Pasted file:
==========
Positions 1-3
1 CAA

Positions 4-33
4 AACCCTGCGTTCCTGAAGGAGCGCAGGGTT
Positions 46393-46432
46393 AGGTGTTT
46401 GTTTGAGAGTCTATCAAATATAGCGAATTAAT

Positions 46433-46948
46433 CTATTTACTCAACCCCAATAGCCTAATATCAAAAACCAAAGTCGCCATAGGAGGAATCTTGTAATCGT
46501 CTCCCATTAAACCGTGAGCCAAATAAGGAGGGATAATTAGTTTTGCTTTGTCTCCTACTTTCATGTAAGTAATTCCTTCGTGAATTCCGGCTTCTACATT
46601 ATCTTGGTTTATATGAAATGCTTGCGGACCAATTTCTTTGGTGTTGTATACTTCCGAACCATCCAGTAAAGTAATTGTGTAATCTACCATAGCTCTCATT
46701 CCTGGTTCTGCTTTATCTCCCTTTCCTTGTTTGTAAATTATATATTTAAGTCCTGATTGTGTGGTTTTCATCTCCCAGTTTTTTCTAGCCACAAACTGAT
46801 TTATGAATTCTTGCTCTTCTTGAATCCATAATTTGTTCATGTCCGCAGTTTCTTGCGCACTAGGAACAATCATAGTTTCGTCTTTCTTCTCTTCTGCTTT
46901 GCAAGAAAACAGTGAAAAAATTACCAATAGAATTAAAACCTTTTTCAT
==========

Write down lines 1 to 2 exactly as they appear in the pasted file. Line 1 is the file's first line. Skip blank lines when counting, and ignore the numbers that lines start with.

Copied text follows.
Positions 1-3
1 CAA